Another example is the experience a group of adults, including some faculty members, had in the gritty grotto, an area for weight lifting and running in the Physical Education building at the University of Manitoba.  The music over the public address system was offensive to these professors, the parents of young children and some students, because the lyrics were about explicit sexual behaviour.  The people who were offended circulated a petition that asked the dean of the faculty to have the music stopped.  They obtained approximately 70 signatures and presented it to him.  He told the petitioners that the student council was responsible for the music, and he would not overrule the council.  After a number of e-mail exchanges trying to convince the dean to stop the music, a professor wrote a letter to the president quoting some of the offensive lyrics.  Not surprisingly, within two days the music stopped.  The point is that the dean would not assert his authority to stop the music even when a large group of people thought it was in poor taste.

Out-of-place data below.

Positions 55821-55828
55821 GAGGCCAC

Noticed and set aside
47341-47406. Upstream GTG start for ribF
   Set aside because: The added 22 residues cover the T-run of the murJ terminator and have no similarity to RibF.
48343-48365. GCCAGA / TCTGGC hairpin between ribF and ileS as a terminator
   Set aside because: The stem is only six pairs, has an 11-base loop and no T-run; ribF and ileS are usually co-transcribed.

Texting during lectures is another sign of incivility and irresponsible behavior.  During the last 10 years, I have had a number of students who insist on texting on their cellphones during the time they should be engaged in classroom activities.  I try to shame these students into paying attention by joking that they have “IFS – Itchy Finger Syndrome – a syndrome in which you must be in constant contact with your mothers.”  I get a laugh from most students, but my attempt at embarrassing the “IFS students” does not always work.  Some still try to send and receive messages by holding their cellphones under their desks.